A Harare Magistrate Court on Tuesday found the Zimbabwe Electricity Supply Authority (ZESA) guilty of violating a salary agreement it entered with its workers some time last year.
Employees now say they will do everything possible to recover more than $60 million the power utility owes them in backpay.
The criminal case against ZESA ended with magistrate Anita Tshuma fining the utility $400 for failing to pay the wages the power utility agreed to pay its workers.
Zimbabwe Energy Workers Union organizing secretary Joseph Charlie welcomed the court ruling, saying the guilty verdict helps pave the way for workers to collect backpay through civil court.
Charlie said the union, which represents ZESA workers, is prepared to take whatever steps necessary to ensure workers get the money ZESA owes them. According to Charlie, the salary arrears total around $60 million.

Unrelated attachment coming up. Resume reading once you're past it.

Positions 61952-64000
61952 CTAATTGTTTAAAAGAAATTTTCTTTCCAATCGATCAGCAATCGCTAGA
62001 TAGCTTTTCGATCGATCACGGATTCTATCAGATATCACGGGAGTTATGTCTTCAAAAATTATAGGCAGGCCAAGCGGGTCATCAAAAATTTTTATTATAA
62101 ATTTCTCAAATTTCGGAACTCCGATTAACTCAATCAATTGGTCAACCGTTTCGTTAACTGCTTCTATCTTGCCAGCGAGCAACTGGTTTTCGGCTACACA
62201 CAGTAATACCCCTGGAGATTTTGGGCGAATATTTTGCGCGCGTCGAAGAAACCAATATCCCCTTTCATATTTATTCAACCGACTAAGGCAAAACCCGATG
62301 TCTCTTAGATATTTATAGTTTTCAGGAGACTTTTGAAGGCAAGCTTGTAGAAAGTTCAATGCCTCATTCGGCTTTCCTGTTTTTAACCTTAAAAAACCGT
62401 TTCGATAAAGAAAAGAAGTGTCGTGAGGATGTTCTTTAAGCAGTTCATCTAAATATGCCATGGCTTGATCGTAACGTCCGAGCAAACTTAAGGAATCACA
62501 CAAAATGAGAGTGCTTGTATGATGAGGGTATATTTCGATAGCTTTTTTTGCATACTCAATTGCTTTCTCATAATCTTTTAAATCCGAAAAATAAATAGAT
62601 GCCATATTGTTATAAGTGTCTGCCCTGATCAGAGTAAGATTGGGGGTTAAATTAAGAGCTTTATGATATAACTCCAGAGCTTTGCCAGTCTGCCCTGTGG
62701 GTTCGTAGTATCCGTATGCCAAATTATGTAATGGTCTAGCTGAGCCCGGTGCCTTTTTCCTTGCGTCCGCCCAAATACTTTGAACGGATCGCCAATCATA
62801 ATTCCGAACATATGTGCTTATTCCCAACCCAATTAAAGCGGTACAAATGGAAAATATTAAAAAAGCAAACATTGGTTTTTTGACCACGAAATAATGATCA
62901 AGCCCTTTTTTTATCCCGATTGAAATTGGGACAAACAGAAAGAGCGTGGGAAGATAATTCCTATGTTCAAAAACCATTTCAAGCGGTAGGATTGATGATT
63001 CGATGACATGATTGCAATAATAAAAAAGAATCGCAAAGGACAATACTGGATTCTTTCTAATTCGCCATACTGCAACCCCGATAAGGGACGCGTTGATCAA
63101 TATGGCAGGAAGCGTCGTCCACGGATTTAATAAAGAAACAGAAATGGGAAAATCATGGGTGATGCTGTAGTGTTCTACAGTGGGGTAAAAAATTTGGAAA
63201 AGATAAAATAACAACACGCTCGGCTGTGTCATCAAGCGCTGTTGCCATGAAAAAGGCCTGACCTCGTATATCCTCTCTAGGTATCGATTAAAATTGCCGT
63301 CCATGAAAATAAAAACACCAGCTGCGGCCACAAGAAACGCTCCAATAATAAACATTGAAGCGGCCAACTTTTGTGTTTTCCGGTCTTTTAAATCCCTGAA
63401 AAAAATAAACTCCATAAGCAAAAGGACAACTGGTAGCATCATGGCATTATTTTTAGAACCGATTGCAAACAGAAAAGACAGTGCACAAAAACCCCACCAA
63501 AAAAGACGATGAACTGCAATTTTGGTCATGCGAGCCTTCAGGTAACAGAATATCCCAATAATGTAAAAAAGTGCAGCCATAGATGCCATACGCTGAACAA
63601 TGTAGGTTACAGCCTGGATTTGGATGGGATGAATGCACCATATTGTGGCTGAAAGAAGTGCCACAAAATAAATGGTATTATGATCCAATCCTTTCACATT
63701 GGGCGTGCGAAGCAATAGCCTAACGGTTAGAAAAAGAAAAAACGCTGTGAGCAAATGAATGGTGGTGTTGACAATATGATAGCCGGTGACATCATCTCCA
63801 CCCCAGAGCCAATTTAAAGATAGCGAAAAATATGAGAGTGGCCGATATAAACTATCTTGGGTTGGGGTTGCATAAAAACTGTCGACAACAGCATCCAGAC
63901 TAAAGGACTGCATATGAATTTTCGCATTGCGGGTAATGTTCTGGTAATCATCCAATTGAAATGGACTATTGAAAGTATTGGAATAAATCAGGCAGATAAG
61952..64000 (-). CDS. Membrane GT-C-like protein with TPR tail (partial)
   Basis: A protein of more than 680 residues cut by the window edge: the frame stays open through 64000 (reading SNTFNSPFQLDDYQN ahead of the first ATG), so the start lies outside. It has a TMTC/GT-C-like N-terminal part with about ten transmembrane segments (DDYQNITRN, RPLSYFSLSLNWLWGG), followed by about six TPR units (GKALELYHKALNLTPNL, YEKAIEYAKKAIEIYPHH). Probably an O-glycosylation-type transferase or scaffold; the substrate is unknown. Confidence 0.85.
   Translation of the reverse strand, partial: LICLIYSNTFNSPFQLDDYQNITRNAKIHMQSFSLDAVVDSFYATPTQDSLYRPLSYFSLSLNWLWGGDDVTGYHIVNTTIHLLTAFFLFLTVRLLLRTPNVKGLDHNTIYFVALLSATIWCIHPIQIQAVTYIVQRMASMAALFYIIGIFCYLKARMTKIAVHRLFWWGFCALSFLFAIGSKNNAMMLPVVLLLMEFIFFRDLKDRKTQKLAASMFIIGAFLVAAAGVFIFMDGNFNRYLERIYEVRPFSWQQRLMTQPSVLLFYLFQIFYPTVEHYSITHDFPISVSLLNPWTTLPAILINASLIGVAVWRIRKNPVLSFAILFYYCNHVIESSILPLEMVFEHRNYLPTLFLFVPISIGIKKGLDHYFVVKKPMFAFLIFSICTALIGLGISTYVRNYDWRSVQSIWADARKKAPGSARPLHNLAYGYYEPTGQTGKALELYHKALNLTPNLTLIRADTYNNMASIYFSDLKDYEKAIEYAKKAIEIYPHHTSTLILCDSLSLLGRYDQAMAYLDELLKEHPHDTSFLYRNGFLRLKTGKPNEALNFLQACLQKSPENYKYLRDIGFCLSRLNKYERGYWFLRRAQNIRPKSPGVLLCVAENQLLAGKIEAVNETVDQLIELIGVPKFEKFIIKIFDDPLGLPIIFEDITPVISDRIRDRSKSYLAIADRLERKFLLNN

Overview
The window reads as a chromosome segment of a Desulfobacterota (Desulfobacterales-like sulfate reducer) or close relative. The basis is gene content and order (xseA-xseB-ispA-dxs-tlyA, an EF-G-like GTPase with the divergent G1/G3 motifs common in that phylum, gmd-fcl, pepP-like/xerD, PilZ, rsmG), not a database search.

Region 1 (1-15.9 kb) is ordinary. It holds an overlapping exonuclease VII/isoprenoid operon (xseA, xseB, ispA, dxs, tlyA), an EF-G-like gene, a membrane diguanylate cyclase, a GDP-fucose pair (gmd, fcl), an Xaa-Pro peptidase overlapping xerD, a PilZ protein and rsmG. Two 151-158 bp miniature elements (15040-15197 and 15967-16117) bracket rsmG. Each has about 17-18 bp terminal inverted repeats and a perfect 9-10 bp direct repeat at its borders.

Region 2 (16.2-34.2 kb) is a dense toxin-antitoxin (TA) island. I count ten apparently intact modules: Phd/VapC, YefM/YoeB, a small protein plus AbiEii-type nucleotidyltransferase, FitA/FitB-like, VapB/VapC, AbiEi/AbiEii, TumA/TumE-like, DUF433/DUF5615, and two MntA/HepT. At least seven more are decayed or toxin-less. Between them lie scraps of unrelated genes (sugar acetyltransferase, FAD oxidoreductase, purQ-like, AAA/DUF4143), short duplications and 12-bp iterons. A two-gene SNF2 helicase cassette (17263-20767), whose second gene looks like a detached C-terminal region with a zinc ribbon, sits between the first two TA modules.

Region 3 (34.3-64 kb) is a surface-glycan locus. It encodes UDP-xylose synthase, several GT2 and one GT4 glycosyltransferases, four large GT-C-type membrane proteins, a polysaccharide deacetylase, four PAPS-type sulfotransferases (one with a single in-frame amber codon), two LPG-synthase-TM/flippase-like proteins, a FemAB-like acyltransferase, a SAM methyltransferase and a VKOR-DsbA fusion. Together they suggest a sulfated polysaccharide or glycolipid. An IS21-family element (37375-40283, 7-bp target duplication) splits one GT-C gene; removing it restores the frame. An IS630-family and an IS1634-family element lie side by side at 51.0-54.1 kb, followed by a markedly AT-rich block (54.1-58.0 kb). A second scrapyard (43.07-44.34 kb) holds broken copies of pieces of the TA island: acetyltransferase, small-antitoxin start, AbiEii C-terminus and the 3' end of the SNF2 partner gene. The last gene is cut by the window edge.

ZEWU deputy secretary general, Mbonisi Sibanda, said ZESA agreed in March last year to a contract that would see the lowest-paid worker get $275 a month.
After the agreement, the new terms were then registered as required by statutory instrument 50 of 2012, the law that compels firms to gazette employment terms.
But, the court found, ZESA never complied with the new agreement, which prompted workers to take ZESA to court.
ZESA continues to pay workers at levels set before last year’s union agreement, so the lowest paid worker is getting $190 per month.
Sibanda said he does not understand why ZESA has not complied with the new pay terms, as the company is surpassing its monthly revenue targets.
According to Sibanda, ZESA has used the revenue to pay off most of its foreign debts to countries, like Mozambique, that had previously exported power to Zimbabwe.
The power utility has more than 7,000 employees countrywide. Studio 7 called ZESA spokesman Fullard Gwasira for the company’s reaction to Tuesday’s court ruling, but he did not answer his phone.